Day 12 – 30th March 2010

Dingbouche to Lobouche

We set off after breakfast heading towards Lobouche, on the same mountain path we took yesterday.

The walk was not difficult, passing frozen lakes, jumping over boulders, passing sherpas moving goods on yaks. It was a nice walk allowing a good flow of conversation.

We had to cross the river before we got to the teahouse for lunch. It was gridlocked with yaks crossing the only bridge so we had to move out of the way before we ended up in the freezing river. There were icicles forming on the rocks we were about to walk over to get to the other side..

We got to the teahouse which was crowded with people, this was the only one for everyone ascending to and descending from Everest Base Camp. We could see the steep climb from the teahouse, just about making out people going up and coming down this section.

We ordered our food and waited for the rest of the group to catch up in a packed teahouse, I liked the welcoming atmosphere. We saw a number of people we had met on the way since we started on this journey. The sun was shining and the scenery was spectacular. This place was completely isolated with panoramic views of mountains just like a picture postcard.

Ebrahim avoided the food from the teahouse, instead eating his energy bar; Jamie was also not looking too good so we decided to set of before the rest of the group. The climb was steep so by getting ahead we could afford more breaks to catch our breath.

We climbed slowly, gasping desperately for breath until the teahouse was in the distance. I could also see the rest of the group trailing behind snaking their way up. We were only halfway up this section, looking up and down, gasping for breath focused in getting to the top. I could see porters struggling with their load, resting often before pushing up again.

When we finally got to the top we were shattered but in high spirits, the top of this climb was flat and busy with people having a break. This was a memorial site for climbers who had lost their lives up on Everest. The views were incredible, what a contrast to what we could see now compared to the views from the teahouse.
Once we finished taking photos we decided to carry on as it was still some distance before we reached our destination in Lobouche.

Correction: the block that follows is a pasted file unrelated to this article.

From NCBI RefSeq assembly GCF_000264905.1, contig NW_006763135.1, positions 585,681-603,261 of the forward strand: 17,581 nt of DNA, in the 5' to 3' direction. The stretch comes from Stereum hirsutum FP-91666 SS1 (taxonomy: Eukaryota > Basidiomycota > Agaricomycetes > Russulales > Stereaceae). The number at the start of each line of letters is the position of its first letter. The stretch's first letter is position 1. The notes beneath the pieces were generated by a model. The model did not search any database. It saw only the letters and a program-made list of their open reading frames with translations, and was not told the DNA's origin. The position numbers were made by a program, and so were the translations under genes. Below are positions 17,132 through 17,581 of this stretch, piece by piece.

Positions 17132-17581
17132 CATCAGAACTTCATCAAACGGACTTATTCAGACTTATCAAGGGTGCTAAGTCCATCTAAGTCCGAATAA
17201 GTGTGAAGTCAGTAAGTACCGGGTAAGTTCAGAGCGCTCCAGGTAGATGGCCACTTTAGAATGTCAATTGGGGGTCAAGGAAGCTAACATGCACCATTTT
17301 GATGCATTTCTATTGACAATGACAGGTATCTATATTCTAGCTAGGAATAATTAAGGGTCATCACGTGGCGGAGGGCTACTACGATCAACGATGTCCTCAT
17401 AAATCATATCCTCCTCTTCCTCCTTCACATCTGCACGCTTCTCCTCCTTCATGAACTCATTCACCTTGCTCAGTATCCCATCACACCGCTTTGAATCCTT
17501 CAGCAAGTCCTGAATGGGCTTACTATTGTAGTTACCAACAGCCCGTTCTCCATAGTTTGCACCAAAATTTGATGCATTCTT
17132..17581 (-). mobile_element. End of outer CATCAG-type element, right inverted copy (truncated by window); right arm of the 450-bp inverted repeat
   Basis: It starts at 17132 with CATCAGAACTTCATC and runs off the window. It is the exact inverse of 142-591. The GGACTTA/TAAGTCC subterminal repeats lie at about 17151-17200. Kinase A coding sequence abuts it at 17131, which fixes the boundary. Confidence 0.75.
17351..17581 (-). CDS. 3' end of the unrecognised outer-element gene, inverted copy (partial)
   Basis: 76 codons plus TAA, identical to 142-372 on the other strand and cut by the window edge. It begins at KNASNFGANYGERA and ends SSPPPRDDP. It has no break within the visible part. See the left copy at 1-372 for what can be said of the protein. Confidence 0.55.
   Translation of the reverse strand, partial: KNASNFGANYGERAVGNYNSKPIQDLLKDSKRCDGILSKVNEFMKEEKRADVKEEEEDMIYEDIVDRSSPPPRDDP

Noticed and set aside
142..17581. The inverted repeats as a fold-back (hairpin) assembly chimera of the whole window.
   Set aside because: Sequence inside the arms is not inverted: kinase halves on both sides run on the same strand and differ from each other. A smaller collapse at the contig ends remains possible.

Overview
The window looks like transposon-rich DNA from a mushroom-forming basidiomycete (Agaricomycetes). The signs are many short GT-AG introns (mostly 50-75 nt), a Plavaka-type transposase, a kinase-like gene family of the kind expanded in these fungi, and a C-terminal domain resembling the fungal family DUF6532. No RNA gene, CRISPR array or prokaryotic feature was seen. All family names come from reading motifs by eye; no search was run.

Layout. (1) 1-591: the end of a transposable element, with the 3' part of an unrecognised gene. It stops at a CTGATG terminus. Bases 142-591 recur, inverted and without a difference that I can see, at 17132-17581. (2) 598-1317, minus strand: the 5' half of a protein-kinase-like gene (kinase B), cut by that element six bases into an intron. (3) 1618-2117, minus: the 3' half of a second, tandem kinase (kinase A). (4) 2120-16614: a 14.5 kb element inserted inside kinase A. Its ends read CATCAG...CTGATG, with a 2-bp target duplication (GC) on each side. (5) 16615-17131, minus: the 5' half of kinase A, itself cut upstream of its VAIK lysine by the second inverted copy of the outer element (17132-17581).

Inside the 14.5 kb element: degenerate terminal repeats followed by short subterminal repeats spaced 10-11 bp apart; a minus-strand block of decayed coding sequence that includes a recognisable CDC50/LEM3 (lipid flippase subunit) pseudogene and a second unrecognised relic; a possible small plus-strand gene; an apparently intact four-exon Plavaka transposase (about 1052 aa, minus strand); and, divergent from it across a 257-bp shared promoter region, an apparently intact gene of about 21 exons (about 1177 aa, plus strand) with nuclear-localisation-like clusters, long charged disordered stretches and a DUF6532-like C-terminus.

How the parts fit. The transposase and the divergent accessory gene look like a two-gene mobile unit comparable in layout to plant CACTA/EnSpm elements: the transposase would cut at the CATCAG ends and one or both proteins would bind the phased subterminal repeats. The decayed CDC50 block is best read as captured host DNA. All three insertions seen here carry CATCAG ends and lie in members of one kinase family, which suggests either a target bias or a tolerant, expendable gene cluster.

The path started off level and in the distance we could see a large number of bright yellow tents at the base of one of the mountains.

Soon we dropped down to a frozen lake, navigating the boulders wondering whether we were heading in the right direction. By now I was with Ebrahim and Jamie, fortunately we could see our porters in a distance behind us heading in the same direction.

By the time we got near our lodge it was snowing, the cold snap was getting worse with the wind blowing fiercer in the exposed landscape. We could see a number of teahouses and tents scattered everywhere in Lobouche.

The teahouse was very basic with minimum services and understandably full to capacity with no vacancies. The outside toilets were frozen which meant out of use and we had limited number of toilets inside.

The place was cosy enough and we soon settled with some familiar faces from the journey, waiting for our bags and the rest of the group to arrive. When everyone has safely arrived we learnt Yasser had altitude sickness and could not carry on, a decision was made by Praskash to send him to lower altitude.

We ordered our dinner, did our Zohr prayers and joined the group until the food arrived. I sat with Ebrahim opposite Richard and his daughter Jess. Over dinner we had a very emotional conversation where some progress had been made between Richard and Jess.

After dinner some of us decided to head for a view of the glaciers beyond a small ridge. Snow had fallen which would mean the walk would be tricky without any paths. We got ready and headed towards the ridge. It was hard work with lack of oxygen in the air but we managed to get on top of the ridge.

Helicopter was approaching Lobouche to collect a body of a Sherpa who had apparently died after heavy drinking at high altitude. They tried to bring him down to improve his symptoms but unfortunately it only got worse and lead to his death.

The helicopter had trouble landing with the snow blinding the pilot’s vision. It eventually managed to land with spectators watching the body being loaded for Kathmandu hospital.

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